A six-year-old girl was referred to a tertiary center because of a status epilepticus. The patient was known to have microcephaly and neuromotor retardation due to a 6q-terminal deletion syndrome. She had an extensive history of drug-resistant complex partial seizures. Magnetic resonance imaging (MRI) of the brain was performed and showed callosal and pontine dysgenesis, findings known to be associated with 6q-terminal deletion syndrome. Additionally, several periventricular nodular heterotopias were seen (Figure 1A, white stippled arrow), as well as a decreased volume of the right temporal lobe with diffusely increased signal of the subcortical white matter on all sequences and complete blurring of the gray-white matter junction (Figure 1A–C, white arrows), the typical imaging findings of focal cortical dysplasia type 1.
Focal cortical dysplasia (FCD) is a group of disorders characterized by cortical architectural abnormalities with or without the presence of abnormal neurons. FCD is the most frequent cause of medically refractory epilepsy in children.
Three types of FCD are recognized. FCD type 1 is characterized by abnormal cortical layering without abnormal cells. FCD type 2 consists of abnormal cortical layering with cytological abnormalities (dysmorphic neurons and balloon cells). FCD type 3 is an FCD type 1 with another abnormality such as hippocampal sclerosis, glioneuronal tumor, vascular malformations, or acquired lesions (ischemic infarction or encephalitis).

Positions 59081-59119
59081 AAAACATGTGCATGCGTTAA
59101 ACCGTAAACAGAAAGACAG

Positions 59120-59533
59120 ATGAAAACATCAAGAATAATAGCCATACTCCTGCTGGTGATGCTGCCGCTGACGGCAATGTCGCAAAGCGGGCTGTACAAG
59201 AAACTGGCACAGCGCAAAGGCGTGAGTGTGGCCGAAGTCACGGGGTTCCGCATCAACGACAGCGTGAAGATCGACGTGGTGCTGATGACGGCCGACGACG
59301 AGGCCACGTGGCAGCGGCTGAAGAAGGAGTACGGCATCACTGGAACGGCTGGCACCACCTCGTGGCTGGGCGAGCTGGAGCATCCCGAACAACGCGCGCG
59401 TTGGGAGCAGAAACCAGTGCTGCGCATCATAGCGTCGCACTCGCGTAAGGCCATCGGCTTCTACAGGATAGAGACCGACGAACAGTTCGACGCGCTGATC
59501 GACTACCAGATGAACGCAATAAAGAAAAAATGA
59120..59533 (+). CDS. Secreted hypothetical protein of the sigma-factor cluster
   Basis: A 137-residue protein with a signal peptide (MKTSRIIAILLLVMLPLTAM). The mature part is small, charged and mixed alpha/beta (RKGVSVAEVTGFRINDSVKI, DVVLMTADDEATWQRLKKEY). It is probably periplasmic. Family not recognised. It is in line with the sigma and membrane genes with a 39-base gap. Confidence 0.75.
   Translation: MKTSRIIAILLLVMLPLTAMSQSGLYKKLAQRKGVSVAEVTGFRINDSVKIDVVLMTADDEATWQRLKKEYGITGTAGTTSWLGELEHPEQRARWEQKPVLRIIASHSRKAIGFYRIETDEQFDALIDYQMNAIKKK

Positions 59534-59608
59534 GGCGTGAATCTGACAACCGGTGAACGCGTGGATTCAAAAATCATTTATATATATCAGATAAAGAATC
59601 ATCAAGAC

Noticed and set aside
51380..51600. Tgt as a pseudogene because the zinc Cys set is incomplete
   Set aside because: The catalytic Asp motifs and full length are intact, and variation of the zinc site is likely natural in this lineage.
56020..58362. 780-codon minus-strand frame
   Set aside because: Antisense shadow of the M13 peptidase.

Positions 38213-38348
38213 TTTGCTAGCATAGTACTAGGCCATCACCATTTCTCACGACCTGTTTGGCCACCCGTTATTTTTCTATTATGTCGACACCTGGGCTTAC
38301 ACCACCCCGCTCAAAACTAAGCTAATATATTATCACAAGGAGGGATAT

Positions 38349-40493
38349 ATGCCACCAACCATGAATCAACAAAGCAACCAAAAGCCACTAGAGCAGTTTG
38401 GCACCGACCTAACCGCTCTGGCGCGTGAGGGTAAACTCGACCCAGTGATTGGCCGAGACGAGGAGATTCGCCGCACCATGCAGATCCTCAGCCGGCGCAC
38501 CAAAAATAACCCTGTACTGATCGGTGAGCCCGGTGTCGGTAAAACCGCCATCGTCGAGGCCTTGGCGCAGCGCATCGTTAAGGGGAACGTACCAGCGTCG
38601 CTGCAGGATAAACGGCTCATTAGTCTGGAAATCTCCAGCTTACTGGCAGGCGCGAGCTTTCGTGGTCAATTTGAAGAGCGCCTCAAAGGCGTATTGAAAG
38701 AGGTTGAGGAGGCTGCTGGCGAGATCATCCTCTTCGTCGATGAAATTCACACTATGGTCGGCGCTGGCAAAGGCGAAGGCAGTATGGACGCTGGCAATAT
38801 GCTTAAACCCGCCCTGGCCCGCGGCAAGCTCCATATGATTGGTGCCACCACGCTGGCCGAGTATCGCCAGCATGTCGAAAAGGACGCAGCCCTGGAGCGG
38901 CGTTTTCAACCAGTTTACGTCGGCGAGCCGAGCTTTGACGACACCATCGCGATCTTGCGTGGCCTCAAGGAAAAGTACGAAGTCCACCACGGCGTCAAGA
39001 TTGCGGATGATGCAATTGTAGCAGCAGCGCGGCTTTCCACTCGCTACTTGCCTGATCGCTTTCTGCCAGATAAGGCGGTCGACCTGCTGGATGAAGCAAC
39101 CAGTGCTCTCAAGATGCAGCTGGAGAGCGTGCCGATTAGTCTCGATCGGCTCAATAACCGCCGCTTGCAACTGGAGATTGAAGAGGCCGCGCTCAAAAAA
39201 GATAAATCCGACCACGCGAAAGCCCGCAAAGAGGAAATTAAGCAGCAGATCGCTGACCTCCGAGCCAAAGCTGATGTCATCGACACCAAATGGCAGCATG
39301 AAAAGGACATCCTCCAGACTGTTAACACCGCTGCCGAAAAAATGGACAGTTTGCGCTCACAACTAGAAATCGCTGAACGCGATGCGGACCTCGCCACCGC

The best known FCD subtype is FCD type 2. The imaging findings of FCD type 2 consist of cortical thickening, typically around the bottom of a sulcus, with blurring of the gray-white matter differentiation, and with a characteristic “transmantle sign”.
FCD type 1 can be a more difficult diagnosis. Typical imaging findings are a moderately increased T2/FLAIR-signal and decreased T1-signal of the white matter with blurring of the gray-white matter junction and prominent segmental or lobar hypoplasia of the affected region. FCD type 1 can be subdivided in type 1a (involves the temporal lobe) and type 1b (more often seen extratemporal). FCD type 1 can remain radiologically occult in up to 12% of patients, hence high-resolution imaging is necessary, preferentially at a higher field strength (3T), to maximize the detection rate.
FCD type 1 can occur in isolation or be associated with other brain lesions. FCD type 1 associated with hippocampal sclerosis or glioneural tumors are now considered FCD type 3. Other malformations that may be associated with FCD type 1 are periventricular nodular heterotopia and hamartomas .
The authors have no competing interests to declare.
Tassi L, Garbelli R, Colombo N, et al. Type I focal cortical dysplasia: Surgical outcome is related to histopathology. Epileptic Disord. 2010; 12(3): 181–91. Epub 2010 Jul 27. PMID: 20659869. DOI: https://doi.org/10.1684/epd.2010.0327